Apple’s iPhone X Announcement: Evolution or Revolution?

As the early adopter of technology that I am, I patiently wait for the announcements from Apple.  Today was was the first announcement made from the new Steve Jobs Theater on the new Apple campus.  With this being the 10th anniversary of the iPhone, that made it even a bit more special.

There were a handful of announcements today related to the non-Mac product lines.  Let’s take a closer look at the major ones.

Apple Watch

Order 9/15/17 with Delivery 9/22/17

Dick Tracy

For me, this was the most interesting announcement of the day. I was pleased to learn that all of those Dick Tracy comics I read as a kid were actually a bit of foreshadowing about the announcement today.  The new top tier Apple Watch (Series 3) is a stand-alone cellular phone.  It piggy-backs on your existing cell phone plan and shares the same number as your phone.  The current models have phone features too, but they need to be in the proximity of your phone.  Now, the cellular electronics are embedded directly in the watch. This model starts at $399.  There are no additional carrier fees above your current phone plan.  Since it has cellular data capabilities, you can also stream your music directly to the watch.  It also has many improvements in fitness tracking, including monitoring your resting heart rate, recovery time and may detect irregular heartbeats.

Update 9/13/17: There was some clarification after the announcement yesterday about the cost of connecting the watch to your phone plan.  It looks like using the Series 3 on the cellular network will cost $10/month for most carriers, just like adding any other cellular device to your shared data plan. Still, this may be a small price to pay to have a cellular device always with you, like in the case of a medical emergency.

iPhone 8 and iPhone 8 Plus

Order 9/15/17 with Delivery 9/22/17

The announcement today included updates to the iPhone 8 and iPhone 8 Plus.  This part of the announcement was pretty standard for Apple.  They have made some evolutionary improvements:

  • Glass Front and Back
  • A11 “Bionic” Chip
  • 12 MP Camera
  • Qi Wireless Charging
  • Augmented Reality Capabilities
  • Image Stabilization and Quality  Improvements for Photos
  • Memory – 64GB – 256GB
  • Price – $699 – $949

The highlight of the new iPhone 8 is Wireless Charging.  Any charger that supports the “Qi” standard should be able to charge your device.  It appears that the new phones will ship with a Lightning cable for charging.  Apple did announce a charging mat (AirPower) that is to be released sometime next year.  I suspect the mat was late to production since they pushed charging solutions from Mophie and Belkin during the presentation. The mat should allow you to charge all of your Qi-capable devices at the same time from one single cable.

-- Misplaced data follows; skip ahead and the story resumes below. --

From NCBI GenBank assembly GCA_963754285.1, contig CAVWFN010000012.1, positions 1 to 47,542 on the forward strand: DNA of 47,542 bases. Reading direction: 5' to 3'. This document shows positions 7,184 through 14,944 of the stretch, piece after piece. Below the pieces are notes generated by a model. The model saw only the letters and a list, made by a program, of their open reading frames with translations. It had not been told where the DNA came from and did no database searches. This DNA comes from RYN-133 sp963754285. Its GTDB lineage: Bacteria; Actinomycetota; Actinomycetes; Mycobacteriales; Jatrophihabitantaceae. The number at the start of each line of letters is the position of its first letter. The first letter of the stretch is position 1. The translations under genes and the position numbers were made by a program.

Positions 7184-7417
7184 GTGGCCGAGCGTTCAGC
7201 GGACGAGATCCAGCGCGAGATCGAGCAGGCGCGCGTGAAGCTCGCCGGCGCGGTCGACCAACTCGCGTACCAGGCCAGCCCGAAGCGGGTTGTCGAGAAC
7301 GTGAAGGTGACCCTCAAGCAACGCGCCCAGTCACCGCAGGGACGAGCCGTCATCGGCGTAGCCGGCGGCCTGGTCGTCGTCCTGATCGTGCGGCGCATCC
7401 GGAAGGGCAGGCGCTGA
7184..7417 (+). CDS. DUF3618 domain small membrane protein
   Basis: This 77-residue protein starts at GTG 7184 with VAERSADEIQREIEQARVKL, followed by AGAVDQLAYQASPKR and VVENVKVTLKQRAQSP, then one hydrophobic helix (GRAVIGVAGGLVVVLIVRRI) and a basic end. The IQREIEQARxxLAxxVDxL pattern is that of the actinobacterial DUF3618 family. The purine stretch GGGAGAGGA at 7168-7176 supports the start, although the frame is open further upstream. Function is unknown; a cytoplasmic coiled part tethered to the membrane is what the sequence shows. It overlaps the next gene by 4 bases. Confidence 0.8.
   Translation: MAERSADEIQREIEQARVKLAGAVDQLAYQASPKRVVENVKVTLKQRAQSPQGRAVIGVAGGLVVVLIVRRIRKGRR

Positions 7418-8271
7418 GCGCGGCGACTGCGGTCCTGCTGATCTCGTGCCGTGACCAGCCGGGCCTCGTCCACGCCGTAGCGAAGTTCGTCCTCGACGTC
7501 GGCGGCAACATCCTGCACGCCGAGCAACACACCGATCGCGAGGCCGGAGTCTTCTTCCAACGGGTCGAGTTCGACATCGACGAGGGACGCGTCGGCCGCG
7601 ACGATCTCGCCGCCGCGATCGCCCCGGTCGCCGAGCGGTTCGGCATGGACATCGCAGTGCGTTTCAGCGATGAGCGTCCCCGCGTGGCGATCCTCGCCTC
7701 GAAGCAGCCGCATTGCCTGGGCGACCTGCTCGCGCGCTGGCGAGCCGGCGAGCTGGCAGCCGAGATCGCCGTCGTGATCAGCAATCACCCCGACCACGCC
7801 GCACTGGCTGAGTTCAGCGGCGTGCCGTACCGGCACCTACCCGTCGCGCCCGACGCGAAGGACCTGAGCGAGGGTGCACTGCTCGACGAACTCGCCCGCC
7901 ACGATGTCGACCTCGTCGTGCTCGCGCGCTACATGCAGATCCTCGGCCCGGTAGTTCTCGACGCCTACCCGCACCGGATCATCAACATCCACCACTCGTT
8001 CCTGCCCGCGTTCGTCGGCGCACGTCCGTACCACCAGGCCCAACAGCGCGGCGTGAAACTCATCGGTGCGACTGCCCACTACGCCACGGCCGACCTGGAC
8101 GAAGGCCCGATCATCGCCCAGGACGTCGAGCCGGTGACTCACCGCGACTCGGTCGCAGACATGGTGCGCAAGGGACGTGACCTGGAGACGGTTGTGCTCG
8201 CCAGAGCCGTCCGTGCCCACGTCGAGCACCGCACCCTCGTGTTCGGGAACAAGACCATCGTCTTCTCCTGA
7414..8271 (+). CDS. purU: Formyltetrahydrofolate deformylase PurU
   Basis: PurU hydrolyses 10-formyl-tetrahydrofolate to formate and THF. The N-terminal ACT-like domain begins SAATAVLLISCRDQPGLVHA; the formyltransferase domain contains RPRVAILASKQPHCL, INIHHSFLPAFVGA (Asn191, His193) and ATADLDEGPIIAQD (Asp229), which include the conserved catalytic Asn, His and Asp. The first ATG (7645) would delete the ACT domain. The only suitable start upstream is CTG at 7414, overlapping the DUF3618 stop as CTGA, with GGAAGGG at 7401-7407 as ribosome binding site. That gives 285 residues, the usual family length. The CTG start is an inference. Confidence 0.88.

Augmented Reality allows one to virtually interact with the world around them.  Essentially, you can immerse yourself in the scene.  The primary application for this now is probably gaming, but other applications will likely come.  It is a good first step, but good quality augmented reality software solutions will be hard to produce and will take time to develop and integrate into mainstream acceptance and use.

Apple TV

Order 9/15/17 with Delivery 9/22/17

The big news on the Apple TV front was support for 4K.  More and more people are getting televisions that are capable of 4K content, but most do not have them yet.  Unless you have a 4K-capable television and 4K-content, upgrading to this version of Apple TV probably doesn’t make much sense.  On the bright side, Apple will upgrade any HD movies you have purchased from them to 4K free of charge.  The 32 GB model will be $179.  You will shell out $199 for the 64 GB model.

iOS 11

Available for Download 9/19/17

Although formally announced previously, it will be available for consumers to install on 9/19/17.

A few suggestions about upgrading:

  • If at all possible, DO NOT UPGRADE “over the air”.  That is, attach your device directly to a computer and upgrade the device through iTunes.  Most upgrade problems I have seen over the years involve OTA upgrades.  Connecting to iTunes also gives you the opportunity to perform a backup of the data on your device.  That is always a good practice anyway since most people don’t have a decent backup strategy.
  • Unless you consider yourself an early adopter, DO NOT UPGRADE your device for at least three days after iOS 11 is available.  It is best to let more experienced users find the issues first and identify workarounds or solutions.
  • If you have more than one iOS device, upgrade no more than one per day.  Start with the least critical device.  For most people, that would mean upgrading the iPad first and then their iPhone.  If you encounter problems, you want it to be on the device that would have the lowest impact on your world.

One More Thing…  iPhone X

Order 10/27/17 with Delivery 11/3/17

iPhone X

Today, Apple announced an all new design of their flagship product– the iPhone X (Ten).  It is a beautiful device.  For all practical purposes, it is all screen.  Although a bit smaller and lighter than the iPhone 8 Plus, the screen is a bit larger.

Key differences from the iPhone 8:

  • Larger Edge-to-Edge Screen
  • Face ID
  • No “Home” Button
  • New Gestures
  • Animojis
  • Memory – 64GB – 256GB